Please use this identifier to cite or link to this item: http://hdl.handle.net/2440/115997
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Type: Conference paper
Title: Generalised Principal Component Analysis: exploiting inherent parameter constraints
Author: Chojnacki, W.
van den Hengel, A.
Brooks, M.
Citation: Advances in computer graphics and computer vision: International Conferences VISAPP and GRAPP 2006, 2007 / Braz, J., Ranchordas, A., Araujo, H., Jorge, J. (ed./s), vol.4 CCIS, pp.217-228
Publisher: Springer
Issue Date: 2007
Series/Report no.: Communications in Computer and Information Science; vol. 4
ISBN: 9783540752721
ISSN: 1865-0929
Conference Name: 1st International Conferences on Computer Vision Theory and Applications (VISAPP 2006) and Computer Graphics Theory and Applications (GRAPP 2006) (25 Feb 2006 - 28 Feb 2006 : Setubal, Portugal)
Statement of
Responsibility: 
Wojciech Chojnacki, Anton van den Hengel, and Michael J. Brooks
Abstract: Generalised Principal Component Analysis (GPCA) is a recently devised technique for fitting a multi-component, piecewise-linear structure to data that has found strong utility in computer vision. Unlike other methods which intertwine the processes of estimating structure components and segmenting data points into clusters associated with putative components, GPCA estimates a multi-component structure with no recourse to data clustering. The standard GPCA algorithm searches for an estimate by minimising a simple algebraic misfit function. The underlying constraints on the model parameters are ignored. Here we promote a variant of GPCA that incorporates the parameter constraints and exploits constrained rather than unconstrained minimisation of a statistically motivated error function. The output of any GPCA algorithm hardly ever perfectly satisfies the parameter constraints. Our new version of GPCA greatly facilitates the final correction of the algorithm output to satisfy perfectly the constraints, making this step less prone to error in the presence of noise. The method is applied to the example problem of fitting a pair of lines to noisy image points, but has potential for use in more general multi-component structure fitting in computer vision.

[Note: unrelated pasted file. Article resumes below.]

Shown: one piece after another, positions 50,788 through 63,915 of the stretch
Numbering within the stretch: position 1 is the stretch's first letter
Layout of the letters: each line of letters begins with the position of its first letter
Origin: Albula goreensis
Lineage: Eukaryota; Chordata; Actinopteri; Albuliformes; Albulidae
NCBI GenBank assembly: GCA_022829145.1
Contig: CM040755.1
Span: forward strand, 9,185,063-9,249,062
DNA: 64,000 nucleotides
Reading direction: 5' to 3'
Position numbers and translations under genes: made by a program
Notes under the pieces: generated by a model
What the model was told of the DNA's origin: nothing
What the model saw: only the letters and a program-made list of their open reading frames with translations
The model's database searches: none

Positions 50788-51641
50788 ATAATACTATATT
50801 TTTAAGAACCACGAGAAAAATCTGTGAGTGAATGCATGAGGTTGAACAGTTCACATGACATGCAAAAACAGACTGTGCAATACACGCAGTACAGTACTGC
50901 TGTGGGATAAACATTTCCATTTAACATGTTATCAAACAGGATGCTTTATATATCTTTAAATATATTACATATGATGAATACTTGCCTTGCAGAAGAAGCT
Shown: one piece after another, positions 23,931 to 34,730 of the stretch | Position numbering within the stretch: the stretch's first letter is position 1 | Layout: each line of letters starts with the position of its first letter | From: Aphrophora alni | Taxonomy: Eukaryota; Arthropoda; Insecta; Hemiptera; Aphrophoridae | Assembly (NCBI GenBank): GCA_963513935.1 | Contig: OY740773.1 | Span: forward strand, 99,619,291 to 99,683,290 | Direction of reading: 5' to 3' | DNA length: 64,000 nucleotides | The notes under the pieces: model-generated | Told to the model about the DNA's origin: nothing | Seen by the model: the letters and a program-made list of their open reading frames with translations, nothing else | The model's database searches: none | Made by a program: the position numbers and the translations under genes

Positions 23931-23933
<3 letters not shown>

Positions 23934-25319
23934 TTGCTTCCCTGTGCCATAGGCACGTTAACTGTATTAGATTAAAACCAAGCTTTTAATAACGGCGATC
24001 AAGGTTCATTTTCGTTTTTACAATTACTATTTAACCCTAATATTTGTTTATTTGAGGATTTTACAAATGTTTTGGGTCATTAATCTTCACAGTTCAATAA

Keywords: Generalised principal component analysis; constrained minimisation; multi-line fitting; degenerate conic
Rights: © Springer-Verlag Berlin Heidelberg 2007
RMID: 0030024444
DOI: 10.1007/978-3-540-75274-5_14
Appears in Collections:Australian Institute for Machine Learning publications
Computer Science publications

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